Events seemed to confirm that Normandie’s arrival had changed Russia’s luck. Since the group had begun operations in November, what remained of Stalingrad had come back into Soviet hands, along with thousands of German prisoners. Russia—aided as always by a merciless winter—wore down the invaders, who were slowly driven back toward the Niemen.
Trailing the Soviet armor and infantry by only a few kilometers, the Normandie squadron moved from airfield to airfield: from Polotniani-Zavod in March, to Mosalsk in April, to Koziel in May, to Hationki in June. The billeting deteriorated to shelters made of branches and rope, and then the abandoned hovels of peasants. Pilots were lucky to get sausage; mere technicians got potatoes. The airplanes were kept in improvised revetments, disguised by branches and nets.
In May, German Generalfeldmarschall Wilhelm Keitel paid the Normandie squadron a grim compliment: He ordered that all French pilots captured on the Russian front be executed. “We didn’t know anything about Keitel’s order until the Nuremberg trial in November 1946,” recalls Risso. “What I can say is that 28 of ours were missing. Only three came [back] from prisoners’ camps: Mahé, Bayssade, Feldzer.”
By mid-summer 1943, as Russian aircraft regained control of the skies above the Eastern Front, it was clear to all concerned that the era of German air supremacy was over. But the westward trail from Moscow to the Niemen hadn’t been kind to the Frenchmen. While Soviet forces fought their way toward Smolensk that April, two French pilots were killed in action. Another was lost in June. Squadron commander Tulasne and three more died in July.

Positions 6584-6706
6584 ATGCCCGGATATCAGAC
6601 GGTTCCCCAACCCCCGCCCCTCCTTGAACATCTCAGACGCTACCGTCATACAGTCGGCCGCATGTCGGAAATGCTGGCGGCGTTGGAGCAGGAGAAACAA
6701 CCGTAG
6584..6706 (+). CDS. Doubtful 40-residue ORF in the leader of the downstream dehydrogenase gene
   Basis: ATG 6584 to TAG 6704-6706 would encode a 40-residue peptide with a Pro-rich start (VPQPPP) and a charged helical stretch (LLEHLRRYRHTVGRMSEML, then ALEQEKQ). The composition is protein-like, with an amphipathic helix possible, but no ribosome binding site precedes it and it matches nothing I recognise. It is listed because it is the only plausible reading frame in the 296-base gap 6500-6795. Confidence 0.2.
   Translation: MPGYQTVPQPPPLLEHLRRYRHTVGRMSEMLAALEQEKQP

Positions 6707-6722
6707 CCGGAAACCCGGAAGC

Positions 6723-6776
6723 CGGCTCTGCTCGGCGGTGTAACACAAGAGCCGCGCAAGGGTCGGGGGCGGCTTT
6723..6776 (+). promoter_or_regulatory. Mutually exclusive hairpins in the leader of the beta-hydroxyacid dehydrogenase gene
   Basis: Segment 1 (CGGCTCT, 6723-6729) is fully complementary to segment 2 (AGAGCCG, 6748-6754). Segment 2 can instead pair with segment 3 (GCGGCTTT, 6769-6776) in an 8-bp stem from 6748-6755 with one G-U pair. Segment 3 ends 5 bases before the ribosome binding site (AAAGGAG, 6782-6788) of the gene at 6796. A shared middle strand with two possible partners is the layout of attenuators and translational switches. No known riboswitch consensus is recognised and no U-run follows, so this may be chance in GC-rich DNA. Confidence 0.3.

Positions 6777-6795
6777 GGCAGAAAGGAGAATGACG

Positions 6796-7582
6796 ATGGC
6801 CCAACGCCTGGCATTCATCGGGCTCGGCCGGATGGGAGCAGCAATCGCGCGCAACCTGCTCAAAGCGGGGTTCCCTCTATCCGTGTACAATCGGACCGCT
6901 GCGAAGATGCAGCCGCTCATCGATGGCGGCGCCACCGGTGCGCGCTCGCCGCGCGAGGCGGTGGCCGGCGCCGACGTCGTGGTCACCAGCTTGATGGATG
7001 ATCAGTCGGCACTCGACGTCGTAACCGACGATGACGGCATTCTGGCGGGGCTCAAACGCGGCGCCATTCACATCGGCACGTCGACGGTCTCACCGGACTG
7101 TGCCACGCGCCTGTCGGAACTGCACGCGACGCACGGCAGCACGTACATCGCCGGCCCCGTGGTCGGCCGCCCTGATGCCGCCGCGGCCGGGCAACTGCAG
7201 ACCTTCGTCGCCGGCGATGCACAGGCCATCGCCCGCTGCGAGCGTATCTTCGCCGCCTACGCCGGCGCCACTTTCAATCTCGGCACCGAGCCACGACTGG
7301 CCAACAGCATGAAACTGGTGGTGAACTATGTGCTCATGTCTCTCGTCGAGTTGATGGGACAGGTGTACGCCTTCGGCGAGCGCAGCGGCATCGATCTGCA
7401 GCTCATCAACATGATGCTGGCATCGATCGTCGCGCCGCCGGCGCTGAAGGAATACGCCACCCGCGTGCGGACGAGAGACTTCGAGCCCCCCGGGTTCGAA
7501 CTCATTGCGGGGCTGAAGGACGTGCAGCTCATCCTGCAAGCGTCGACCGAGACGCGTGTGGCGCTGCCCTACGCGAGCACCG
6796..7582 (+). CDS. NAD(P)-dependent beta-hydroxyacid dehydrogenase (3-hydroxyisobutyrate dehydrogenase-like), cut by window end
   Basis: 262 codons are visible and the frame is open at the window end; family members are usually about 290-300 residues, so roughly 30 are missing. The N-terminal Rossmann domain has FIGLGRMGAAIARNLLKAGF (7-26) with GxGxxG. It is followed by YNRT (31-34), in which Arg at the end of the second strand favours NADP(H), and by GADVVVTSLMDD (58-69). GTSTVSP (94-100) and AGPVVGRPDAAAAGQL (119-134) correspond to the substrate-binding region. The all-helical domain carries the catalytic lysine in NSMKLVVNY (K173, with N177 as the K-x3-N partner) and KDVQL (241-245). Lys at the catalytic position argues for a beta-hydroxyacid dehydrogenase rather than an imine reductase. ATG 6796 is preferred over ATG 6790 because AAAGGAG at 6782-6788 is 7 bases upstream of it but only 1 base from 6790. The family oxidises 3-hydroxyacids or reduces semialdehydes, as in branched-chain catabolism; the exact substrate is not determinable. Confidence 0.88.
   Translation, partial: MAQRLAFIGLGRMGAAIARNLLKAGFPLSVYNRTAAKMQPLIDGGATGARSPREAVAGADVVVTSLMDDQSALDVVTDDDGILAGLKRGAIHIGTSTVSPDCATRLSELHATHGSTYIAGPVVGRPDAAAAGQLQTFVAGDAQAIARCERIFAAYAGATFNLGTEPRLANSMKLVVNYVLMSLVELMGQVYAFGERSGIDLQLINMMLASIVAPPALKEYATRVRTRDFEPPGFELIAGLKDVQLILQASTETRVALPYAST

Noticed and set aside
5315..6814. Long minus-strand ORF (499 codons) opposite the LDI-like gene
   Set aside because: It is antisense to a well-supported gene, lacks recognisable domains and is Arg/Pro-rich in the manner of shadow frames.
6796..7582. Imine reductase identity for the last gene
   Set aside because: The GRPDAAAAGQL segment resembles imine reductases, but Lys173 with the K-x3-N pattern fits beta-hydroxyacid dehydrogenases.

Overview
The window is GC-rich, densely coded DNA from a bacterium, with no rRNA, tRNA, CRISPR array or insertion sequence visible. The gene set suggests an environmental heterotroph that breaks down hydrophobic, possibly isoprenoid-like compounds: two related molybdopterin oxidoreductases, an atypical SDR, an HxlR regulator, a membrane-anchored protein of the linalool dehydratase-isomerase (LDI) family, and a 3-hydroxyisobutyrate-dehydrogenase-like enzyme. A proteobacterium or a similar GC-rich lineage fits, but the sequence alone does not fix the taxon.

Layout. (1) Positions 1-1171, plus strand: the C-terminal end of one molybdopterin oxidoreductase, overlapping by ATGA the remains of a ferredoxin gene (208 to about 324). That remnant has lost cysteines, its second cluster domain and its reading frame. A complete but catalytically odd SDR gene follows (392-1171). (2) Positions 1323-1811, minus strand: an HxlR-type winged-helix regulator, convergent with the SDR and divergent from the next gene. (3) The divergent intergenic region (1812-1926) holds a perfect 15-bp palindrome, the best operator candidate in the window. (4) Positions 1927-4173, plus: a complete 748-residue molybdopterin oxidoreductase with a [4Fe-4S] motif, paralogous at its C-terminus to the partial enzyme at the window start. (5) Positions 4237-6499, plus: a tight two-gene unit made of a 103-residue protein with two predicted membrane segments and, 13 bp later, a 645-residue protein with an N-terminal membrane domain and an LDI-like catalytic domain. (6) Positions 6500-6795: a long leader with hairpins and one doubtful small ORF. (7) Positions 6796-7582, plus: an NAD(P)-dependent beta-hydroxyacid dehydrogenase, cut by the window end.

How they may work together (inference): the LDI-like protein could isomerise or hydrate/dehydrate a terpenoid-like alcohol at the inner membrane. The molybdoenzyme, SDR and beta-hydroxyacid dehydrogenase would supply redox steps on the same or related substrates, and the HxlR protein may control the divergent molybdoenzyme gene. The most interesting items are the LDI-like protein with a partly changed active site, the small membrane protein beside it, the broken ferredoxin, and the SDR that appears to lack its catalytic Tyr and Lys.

“The Germans were scared of us,” says Albert, but he adds that General Petit wasn’t satisfied. “ ‘We want more victories at any cost!’ ” he snarls, imitating the general. “Bastard.”
French pilots had begun trading their exhausted Yak-1s for Yak-9s, fighters that were optimized for high performance at low altitude—as many a Luftwaffe pilot discovered while trying to turn with the Russian fighter near the ground. The Yak-9 had a teardrop canopy for better visibility and wings strong enough to hold internal fuel cells. Some -9s had a small bomb compartment behind the pilot. Some were tank killers, with a big 37-mm cannon replacing the 20-mm gun in the nose, and the cockpit shifted a half-meter aft to accommodate the breech.
In July, the squadron’s mechanics returned to North Africa and were replaced by Soviets, who were familiar with the new and more powerful Russian airplane. In August, the Normandie group moved to a field in Gorodichina. “The mechanics rode in the back seat of the Yak-9,” recorded Tulasne’s successor, Colonel Pierre Pouyade, in the squadron log. “The pilots were received in a very amicable fashion by the Russian officers of the regiment, and were profoundly touched by their attention. At the entrance to the rooms were streamers bearing the inscription, TO THE BRAVE SONS OF THE FRENCH PEOPLE, WHO WITH OUR VALIANT ALLIES, WILL VANQUISH THE EXECRABLE ENEMY. In the evening, good cheer, vodka. Cinema was an agreeable surprise.”